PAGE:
When I started practicing mindfulness and seeing benefits, the first thing I wanted to do was tell everybody how great it was. Naturally when one finds something good, one wants to share it. The problem is most people incessantly think all the time.[1] They’re too lost in thought to give mindfulness a try. They’re especially not going to try it just because I say so.

I’ve found the best way to proselytize mindfulness is through actions, not words. On this text-based journal, all I have is words, so I write about it. But in real life, I don’t proselytize meditation any more unless it comes up because that doesn’t work. What works is other people observing the way I am.

Those who are mindful have a way about them. Through seeing the impermanence of the objects of consciousness again and again, they stop identifying with those objects. Nothing that happens seems to phase them. Not because they’re stuck in some edgy teenage nihilist phase, but because they accept their conscious reality and its transience. The resulting equanimity of mind presents itself different ways in different people, but typically it’s obvious to attentive observers.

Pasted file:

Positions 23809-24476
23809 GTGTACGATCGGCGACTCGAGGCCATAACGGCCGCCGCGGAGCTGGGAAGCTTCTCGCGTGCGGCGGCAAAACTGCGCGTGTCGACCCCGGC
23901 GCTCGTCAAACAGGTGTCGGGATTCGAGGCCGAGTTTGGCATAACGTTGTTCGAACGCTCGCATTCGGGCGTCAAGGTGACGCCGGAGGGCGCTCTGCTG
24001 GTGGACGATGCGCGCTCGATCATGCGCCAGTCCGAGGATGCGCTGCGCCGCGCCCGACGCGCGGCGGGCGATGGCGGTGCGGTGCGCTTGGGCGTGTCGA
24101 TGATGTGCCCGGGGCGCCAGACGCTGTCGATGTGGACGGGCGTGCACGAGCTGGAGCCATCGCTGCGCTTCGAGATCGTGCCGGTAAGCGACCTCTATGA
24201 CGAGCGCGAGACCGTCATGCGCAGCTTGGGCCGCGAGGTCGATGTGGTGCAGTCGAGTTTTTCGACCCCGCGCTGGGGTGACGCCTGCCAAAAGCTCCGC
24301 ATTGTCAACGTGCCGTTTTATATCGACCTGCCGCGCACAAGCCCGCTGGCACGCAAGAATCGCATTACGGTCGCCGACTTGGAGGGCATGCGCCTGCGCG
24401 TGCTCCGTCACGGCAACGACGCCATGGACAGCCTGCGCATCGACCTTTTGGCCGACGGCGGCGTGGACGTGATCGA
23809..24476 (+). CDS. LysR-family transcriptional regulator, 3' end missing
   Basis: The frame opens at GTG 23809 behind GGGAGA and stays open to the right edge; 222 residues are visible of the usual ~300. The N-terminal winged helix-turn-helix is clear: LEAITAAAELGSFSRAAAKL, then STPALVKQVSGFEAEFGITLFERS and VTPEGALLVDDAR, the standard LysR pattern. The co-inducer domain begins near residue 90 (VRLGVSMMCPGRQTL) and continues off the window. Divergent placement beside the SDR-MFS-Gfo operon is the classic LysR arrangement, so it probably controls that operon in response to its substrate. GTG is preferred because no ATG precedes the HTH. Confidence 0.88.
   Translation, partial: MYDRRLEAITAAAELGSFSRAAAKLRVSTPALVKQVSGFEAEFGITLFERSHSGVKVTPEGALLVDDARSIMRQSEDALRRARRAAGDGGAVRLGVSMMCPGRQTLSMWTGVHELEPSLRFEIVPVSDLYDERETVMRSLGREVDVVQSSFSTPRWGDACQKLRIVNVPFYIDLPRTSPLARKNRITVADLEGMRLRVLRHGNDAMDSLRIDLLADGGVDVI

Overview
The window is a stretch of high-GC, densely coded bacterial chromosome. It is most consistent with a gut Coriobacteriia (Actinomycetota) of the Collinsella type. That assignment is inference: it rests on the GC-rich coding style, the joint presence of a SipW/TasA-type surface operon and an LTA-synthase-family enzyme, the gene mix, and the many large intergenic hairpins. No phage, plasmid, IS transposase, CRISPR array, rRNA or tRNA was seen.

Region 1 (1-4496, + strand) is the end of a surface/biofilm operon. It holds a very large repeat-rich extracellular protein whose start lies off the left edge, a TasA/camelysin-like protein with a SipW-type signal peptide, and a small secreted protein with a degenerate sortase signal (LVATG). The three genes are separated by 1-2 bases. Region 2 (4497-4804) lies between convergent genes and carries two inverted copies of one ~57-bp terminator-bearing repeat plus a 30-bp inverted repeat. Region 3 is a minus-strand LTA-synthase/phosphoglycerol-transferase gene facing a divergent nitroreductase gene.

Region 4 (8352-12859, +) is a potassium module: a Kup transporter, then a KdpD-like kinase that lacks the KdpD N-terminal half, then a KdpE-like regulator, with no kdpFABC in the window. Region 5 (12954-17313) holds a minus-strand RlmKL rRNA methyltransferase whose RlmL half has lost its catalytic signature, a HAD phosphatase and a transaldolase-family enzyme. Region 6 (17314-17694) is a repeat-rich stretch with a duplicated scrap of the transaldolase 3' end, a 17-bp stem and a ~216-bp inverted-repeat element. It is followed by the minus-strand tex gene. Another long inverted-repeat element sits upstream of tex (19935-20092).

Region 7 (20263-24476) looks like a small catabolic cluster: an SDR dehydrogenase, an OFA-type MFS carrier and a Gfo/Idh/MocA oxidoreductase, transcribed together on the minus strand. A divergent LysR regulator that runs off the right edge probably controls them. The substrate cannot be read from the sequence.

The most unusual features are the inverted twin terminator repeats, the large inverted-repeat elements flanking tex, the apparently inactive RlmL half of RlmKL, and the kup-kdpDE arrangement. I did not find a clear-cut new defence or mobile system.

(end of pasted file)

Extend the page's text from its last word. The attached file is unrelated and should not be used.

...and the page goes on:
People naturally become curious about such a person. They begin to wonder “What is this person doing that I’m not?” and that is a good opportunity to introduce mindfulness. If mindfulness is forced on people, they’ll be less interested. If it’s their idea, they’ll be more interested. Be mindful and let others ask you about it first. If they want to know, they’ll ask. That, in my opinion, is the best way to proselytize mindfulness.

1: The Addiction to Thinking